Halloween is approaching fast and you’ve finally decided on a costume idea for your pet this year. It’s a great time to take fun photos of your pet! However, not all pets will pose for the camera, and they might even be afraid of it. They may even want to add your camera to their toy collection!
Even if you don’t have a lot of practice taking photos of your pets, you can always improve your skills. Whether they actually keep the costume on or not, or for any time of year, here are a few tips to to take great photos of your pets in costumes for Halloween.
If this is the first time you have put your pet in costume, or any type of pet clothing, keep it simple. For example, you may be able to add a Halloween-themed cape or collar with the help of some velcro. The material should be lightweight and feel as natural as possible. Comfortable, soft material will help. Give them some time to get used to it before you snap away. Most of all, be patient!
Spooky Frenchie Ghost by Sarah Boudreau from Unsplash
Natural light, whenever possible, is the best choice for taking photos of your pets. This will help to make them comfortable.
Using flash is a bad idea for several reasons:
- bright flash produces harsh light such as bright highlights and dark contrasty shadows,
- creates red eye, and most of all,
- it can scare your pet.
When it is not possible to go outside, go to a room with lots of light such as a with a large window or door. If you get direct sunlight into this room, hang a light sheer curtain to create a more natural look.
If you are outside on a sunny day, have the sun at your back and in front or at the side of your pet. This will light up their eyes and look more natural.
Dog in witch hat near greenhouse by Karolina Grabowska from Pexels
3. Focus on the eyes
The eyes of your pets, or for any type of animal photography, must be sharp and in focus. It is our connection with them. Your pets eyes can be very expressive.
Get down to their level so that they are looking at you in a more natural position. Wave their favorite toy or treat in front of the lens or call out to them with a positive and happy message to get their attention.
Brown tabby with pink cap, Anna Shvets of Pexels
Commie Cat by Uki Eiri from Pixabay
4. Clear the clutter
One of the most distracting elements of a photo is clutter. Wires, books, excessive pillows and blankets that clash with the animals fur, junk, wrappers – doesn’t belong in the photo.
Keep the staging area as clean and simple as possible.
5. Add some festive props
Things that you could add or replace is festive Halloween prints, an orange blanket, a stuffed Halloween plush toy, or even a pumpkin that will not be moved by your pet.
You might add a Halloween-themed background. The best images are simple, which allows your pet to be the star.
This lucky Pomeranian looks great in this very well-done Halloween scene, from the background, the props, lighting and the colorful lite-up lantern front and center.
Pomeranian Witch by Tamara Garcia from Pixabay
6. Use a wide aperture or a macro lens
If you don’t have alot of space to work with, grab a fast lens with a wide apereture. My go-to lens is the 50mm f/1.8 listed here on Amazon. Not only is this a fast lens, but you can create beautiful bokeh in situations that are tight or impossible to de-clutter.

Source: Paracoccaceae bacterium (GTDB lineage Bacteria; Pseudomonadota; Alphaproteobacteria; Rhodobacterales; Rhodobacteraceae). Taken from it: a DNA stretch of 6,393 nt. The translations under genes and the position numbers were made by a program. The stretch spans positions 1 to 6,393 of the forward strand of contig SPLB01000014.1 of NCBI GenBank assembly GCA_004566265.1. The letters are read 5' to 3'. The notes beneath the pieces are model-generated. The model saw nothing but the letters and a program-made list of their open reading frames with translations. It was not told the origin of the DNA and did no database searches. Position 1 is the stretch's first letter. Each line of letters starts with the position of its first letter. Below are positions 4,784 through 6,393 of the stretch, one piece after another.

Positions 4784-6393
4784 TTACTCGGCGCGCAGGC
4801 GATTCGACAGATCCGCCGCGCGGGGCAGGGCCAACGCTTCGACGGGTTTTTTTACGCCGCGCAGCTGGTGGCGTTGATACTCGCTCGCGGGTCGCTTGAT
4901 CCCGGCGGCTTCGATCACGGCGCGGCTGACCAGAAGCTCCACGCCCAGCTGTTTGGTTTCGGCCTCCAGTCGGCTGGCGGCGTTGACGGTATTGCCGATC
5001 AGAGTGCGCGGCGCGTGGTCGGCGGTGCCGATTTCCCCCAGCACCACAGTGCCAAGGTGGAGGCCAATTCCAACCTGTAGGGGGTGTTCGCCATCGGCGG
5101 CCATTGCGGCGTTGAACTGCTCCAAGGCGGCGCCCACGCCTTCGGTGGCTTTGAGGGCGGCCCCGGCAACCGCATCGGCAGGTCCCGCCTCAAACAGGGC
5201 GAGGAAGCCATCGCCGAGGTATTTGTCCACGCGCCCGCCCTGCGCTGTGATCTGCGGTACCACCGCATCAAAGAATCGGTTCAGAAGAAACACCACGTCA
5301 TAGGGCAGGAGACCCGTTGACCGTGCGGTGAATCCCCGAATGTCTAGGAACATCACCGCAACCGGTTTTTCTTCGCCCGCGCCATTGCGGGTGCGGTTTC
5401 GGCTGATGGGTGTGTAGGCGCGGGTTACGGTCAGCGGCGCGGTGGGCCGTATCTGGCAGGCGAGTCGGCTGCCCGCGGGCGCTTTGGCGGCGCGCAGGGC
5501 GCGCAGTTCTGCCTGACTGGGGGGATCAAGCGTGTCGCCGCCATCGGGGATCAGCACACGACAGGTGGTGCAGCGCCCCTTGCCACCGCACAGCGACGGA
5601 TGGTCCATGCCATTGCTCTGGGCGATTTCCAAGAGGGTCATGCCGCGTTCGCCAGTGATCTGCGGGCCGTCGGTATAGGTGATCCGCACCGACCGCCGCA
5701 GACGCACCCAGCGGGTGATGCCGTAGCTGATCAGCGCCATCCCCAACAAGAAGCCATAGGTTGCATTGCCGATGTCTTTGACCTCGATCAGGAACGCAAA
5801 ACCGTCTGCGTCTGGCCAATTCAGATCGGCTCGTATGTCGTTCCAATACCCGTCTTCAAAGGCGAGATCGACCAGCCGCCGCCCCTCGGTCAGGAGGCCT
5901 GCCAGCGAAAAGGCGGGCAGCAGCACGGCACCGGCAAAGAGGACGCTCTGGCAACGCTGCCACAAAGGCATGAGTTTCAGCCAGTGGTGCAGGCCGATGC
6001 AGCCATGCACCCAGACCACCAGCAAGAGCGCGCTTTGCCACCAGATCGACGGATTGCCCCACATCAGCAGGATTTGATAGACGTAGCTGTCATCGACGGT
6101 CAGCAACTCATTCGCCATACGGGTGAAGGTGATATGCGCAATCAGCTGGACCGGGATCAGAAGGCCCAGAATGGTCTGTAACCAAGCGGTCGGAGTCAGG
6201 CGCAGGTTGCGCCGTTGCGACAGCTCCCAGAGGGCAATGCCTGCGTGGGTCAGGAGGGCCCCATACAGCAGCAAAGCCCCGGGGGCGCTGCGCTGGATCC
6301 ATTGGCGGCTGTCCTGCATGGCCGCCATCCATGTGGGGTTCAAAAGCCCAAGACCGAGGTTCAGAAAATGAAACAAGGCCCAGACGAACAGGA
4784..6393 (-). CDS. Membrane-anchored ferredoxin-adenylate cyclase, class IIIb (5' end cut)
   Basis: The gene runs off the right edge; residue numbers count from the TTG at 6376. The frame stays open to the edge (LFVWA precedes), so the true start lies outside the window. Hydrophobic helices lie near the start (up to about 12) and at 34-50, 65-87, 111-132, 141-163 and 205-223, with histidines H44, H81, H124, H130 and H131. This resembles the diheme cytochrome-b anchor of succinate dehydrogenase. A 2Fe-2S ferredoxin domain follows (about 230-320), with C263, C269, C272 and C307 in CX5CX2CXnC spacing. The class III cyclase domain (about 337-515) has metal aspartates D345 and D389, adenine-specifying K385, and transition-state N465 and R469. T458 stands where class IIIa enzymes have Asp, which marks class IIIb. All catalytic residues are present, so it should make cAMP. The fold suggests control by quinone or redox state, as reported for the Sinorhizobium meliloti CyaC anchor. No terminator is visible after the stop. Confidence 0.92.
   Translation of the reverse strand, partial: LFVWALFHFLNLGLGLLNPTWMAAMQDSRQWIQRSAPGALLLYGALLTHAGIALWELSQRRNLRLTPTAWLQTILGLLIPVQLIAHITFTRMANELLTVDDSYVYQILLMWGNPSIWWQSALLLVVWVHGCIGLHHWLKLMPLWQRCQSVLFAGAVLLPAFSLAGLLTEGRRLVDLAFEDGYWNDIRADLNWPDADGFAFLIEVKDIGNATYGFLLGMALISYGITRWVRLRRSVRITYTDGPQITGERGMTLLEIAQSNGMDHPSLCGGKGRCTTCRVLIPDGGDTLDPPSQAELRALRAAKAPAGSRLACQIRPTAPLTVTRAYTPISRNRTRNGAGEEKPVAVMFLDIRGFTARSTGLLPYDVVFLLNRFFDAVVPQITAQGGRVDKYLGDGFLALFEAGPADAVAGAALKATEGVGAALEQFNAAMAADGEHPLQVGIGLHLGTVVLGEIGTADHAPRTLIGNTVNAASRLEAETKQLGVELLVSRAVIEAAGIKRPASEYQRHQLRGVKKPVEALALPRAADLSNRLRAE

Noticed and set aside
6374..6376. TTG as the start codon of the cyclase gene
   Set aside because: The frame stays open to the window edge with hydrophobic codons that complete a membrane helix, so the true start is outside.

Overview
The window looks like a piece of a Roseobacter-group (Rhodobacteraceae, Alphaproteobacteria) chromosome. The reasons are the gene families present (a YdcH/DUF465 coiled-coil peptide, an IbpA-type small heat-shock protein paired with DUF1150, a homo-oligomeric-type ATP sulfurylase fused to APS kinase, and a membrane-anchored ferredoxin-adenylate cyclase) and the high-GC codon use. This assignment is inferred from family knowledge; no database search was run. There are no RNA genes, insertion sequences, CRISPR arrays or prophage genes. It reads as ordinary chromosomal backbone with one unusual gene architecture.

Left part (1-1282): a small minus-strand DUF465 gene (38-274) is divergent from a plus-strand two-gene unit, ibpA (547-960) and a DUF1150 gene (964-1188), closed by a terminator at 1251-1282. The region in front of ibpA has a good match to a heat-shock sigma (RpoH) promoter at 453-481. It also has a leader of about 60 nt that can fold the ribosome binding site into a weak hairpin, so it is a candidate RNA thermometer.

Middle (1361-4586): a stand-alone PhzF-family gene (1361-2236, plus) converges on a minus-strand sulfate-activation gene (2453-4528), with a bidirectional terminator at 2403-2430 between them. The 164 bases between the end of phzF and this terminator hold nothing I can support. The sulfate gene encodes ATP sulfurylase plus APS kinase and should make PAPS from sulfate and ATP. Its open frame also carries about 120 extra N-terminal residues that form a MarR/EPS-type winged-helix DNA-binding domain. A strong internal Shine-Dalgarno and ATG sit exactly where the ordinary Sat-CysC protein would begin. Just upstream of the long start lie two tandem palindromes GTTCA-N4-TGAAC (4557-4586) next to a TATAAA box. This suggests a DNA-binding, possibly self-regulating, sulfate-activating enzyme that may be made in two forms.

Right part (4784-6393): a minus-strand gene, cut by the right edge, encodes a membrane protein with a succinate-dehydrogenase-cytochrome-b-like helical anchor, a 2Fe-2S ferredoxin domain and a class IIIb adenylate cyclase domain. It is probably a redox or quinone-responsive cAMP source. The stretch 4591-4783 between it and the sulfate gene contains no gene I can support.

For example, here’s Reggie in the garden. There’s a wire fence behind him and some of the foliage was not the most attractive, so I got down low and was able to use the pull-out variable angled screen on my Canon 80D for even more flexibility. My rabbits do not tolerate much of anything other than blankets, so I got him to pose near a pumpkin.
7. Act Naturally
You know your pet better than anyone. A successful photo will convey the character of your pet. If your pet yawns alot or can perform a trick or be otherwise playful, try to capture those moments. If your pet insists on having their pillow to be natural, just be sure to get down to their level in order to capture them in their best moment. You may need to sit or lie on the floor. If they must be on the couch, remove extra stuff that does not go with the scene.
Animals are creatures of habit. You do not want to make them uncomfortable. They will just become scared or irritated and you will have just lost your chance for a while.
8. Be patient
Your pet may be curious about the new Halloween props in their space. Give them time to check them out and get used to them. Take breaks. Try to do short mini-sessions each day for a few minutes with the new props. Add part of the costume each day so they start to get used to it.
9. Be ready
Depending on your pet, you may only have a few minutes before it runs off and doesn’t return until it’s next meal. If your camera has a burst or continuos shooting mode, be sure all these settings are ready before you bring your pet into the scene.
10. Offer treats
When all else fails, offer your pets, domesticated or not, a few of their favorite treats. They’ll be sure to stick around a few moments longer!
11. Have fun
Halloween is a fun time to photograph your pet. Introducing new seasonal elements such as a pumpkin or some colorful fall leaves, can intrigue your pet and make for some delightful expressions.
Experiment with a few costume ideas, keeping it as simple as possible at first, especially if they’re not used to wearing clothes. Keep the scene simple, yet festive. Get down to their level.
If all else fails, photograph them with a pumpkin for a festive Halloween scene. Better yet, pose WITH them by dressing in costume.
Looking for more photography guides? Check out my blog on Fall Photography Tips for more great ideas on how to capture this beautiful season!
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